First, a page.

The rapid advancement and implementation of Artificial Intelligence (AI) within the financial advisory sector has now captured the attention of regulators. From Congress to the Securities and Exchange Commission (SEC), multiple entities are actively engaged in efforts to protect consumers, putting forth regulatory proposals, releasing official statements, and launching investigations. While consumer and industry safeguards are necessary, it is crucial that any government endeavor to regulate AI in financial services steers clear of a piecemeal approach.
Most recently, the SEC proposed rules requiring broker-dealers to eliminate possible conflicts of interest from AI. But the SEC isn’t alone. Over the last few weeks, Massachusetts Secretary of the Commonwealth launched an investigation into how firms are using this technology, the Consumer Financial Protection Bureau (CFPB) released issue spotlights on the adoption of AI by financial institutions, and Congress has held various hearings on AI, signaling that further action from the state and federal levels is imminent.
These actions, occurring in close succession, underscore the challenge firms using AI may face – an overly complex and fragmented regulatory landscape. For financial advisors innovating their practice, a hodgepodge of investigations and regulations could inadvertently hinder the delivery of AI benefits to clients and pose challenges for businesses to adapt swiftly to evolving market needs.
To ensure consumers are protected without obstructing innovation that can benefit them in the long-run, it is imperative for the various regulatory bodies overseeing the financial advisory industry to work together on AI regulation. This collaborative approach is essential to ensure that the regulatory framework is consistent, pragmatic, and supportive of responsible innovation, thereby fostering an environment conducive to both business growth and client well-being.
While regulators are only beginning to pay attention to AI, 90 percent of financial advisors have already harnessed it and other data analytics technologies. These tools have revolutionized the ability to efficiently process and understand vast financial datasets, scale insights, and expedite decision-making, particularly in portfolio management and risk assessment. Advisors are leveraging the tools to deliver greater returns on investment for clients.
AI also enhances efficiency by streamlining administrative tasks, liberating advisors to focus on tasks that demand human expertise – cultivating client relationships, gaining deeper insights into client needs, and facilitating their journey towards achieving financial goals.
AI is not a replacement for human-centered guidance, but rather gives advisors the time to dig deeper into their clients’ financial aspirations. The full value of these advanced analytical tools is unlocked when used alongside human guidance. AI systems lack the intrinsic capacity to comprehend the intricate tapestry of emotional nuances, personal motivations, and unique desires that underlie financial choices. The weight of sacrifices made to fund a child's education or the profound impact of corporate downsizing holds resonance for human financial advisors, yet escapes the grasp of AI.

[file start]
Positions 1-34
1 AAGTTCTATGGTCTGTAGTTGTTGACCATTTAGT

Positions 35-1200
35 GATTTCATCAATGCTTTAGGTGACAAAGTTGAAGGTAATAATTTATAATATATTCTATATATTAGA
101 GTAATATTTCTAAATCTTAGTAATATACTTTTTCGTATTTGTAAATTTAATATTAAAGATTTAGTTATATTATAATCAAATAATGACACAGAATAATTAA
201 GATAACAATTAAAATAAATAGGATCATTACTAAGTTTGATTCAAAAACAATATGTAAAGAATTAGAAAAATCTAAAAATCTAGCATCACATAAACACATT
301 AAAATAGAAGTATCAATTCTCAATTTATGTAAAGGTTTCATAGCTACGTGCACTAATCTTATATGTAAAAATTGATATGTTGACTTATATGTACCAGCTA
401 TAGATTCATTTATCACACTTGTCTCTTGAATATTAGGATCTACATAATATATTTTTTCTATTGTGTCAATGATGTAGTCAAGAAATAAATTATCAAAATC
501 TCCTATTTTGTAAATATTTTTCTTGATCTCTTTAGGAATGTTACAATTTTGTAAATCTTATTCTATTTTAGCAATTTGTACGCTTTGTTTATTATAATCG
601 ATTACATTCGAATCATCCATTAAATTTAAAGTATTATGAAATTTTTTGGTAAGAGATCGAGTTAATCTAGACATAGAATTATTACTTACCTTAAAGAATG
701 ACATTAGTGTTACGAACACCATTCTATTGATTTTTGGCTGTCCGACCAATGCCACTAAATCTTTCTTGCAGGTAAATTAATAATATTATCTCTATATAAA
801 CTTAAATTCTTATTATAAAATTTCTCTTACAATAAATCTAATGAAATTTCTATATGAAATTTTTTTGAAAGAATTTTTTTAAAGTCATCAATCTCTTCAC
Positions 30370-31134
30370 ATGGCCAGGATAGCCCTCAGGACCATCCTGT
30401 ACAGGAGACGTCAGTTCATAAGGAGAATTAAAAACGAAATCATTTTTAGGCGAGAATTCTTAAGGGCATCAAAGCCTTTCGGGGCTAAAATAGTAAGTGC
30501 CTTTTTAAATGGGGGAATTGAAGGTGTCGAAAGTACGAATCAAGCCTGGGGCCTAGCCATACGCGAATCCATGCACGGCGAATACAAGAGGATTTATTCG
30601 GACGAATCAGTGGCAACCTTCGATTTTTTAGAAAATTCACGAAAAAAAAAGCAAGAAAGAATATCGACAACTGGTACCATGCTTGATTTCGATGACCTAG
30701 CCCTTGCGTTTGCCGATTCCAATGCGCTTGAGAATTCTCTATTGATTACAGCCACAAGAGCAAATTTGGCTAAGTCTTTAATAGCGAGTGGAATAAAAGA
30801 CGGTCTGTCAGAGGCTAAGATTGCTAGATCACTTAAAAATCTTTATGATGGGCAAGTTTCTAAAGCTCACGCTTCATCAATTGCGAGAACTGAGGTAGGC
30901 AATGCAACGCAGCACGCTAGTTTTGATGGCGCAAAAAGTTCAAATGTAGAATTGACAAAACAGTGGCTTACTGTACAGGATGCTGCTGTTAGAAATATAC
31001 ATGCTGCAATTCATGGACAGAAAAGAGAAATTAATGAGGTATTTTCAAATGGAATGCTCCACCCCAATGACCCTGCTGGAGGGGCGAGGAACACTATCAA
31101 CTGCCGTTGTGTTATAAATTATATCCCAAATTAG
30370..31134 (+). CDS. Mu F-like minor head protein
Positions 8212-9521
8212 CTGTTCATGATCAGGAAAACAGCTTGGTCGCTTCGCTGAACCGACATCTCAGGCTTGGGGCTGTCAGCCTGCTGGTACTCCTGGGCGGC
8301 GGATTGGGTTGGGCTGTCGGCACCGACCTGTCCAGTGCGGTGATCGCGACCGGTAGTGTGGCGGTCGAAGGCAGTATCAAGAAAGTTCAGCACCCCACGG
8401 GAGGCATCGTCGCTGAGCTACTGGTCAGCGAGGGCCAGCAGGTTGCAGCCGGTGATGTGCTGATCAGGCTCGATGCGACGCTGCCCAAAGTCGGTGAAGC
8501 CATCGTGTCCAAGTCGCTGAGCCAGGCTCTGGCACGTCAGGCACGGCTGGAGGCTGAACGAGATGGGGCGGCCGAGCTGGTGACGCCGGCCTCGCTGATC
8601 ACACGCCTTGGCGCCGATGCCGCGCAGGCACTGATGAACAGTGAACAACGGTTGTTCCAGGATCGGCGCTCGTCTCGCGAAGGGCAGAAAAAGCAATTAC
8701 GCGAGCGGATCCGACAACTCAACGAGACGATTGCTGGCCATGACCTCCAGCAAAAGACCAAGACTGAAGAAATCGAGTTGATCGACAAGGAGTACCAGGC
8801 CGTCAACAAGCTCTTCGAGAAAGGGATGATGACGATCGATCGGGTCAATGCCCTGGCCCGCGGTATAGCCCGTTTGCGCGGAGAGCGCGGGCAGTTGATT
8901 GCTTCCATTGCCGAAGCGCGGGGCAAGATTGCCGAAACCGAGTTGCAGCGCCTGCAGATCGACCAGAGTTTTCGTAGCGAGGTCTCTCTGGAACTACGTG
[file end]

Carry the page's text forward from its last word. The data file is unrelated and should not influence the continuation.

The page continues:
While the benefits of these tools are innumerable, our industry would benefit from smart regulation to uphold the highest standards of integrity and safeguard the interests of investors. There are legitimate concerns about AI maintaining the same fiduciary responsibility as human advisors, and the SEC and other regulatory bodies have a responsibility to ensure bad actors are not irresponsibly deploying the technology to the detriment of investors and the reputation of responsible wealth advisors.
Already, there is an increasing wave of fragmented regulatory measures, from state securities regulators, the Financial Industry Authority (FINRA), and plenty others, that jeopardizes the ongoing innovation within wealth management. The AI space is rapidly evolving, and regulators would benefit from reaching out to firms innovating with these technologies when creating rules. Fintech companies, like Farther, have been implementing AI into their processes for years and understand the stakes that are at hand. Policymakers could really learn a great deal from startups who are utilizing AI responsibly, to the benefit of both their advisors and clients.
Regulatory bodies and firms are aligned with a common goal: to facilitate broader access to the transformative potential of investing. Achieving this is within reach through the implementation of computational and quantitative methods and AI technologies. However, maintaining positive momentum necessitates regulatory consistency.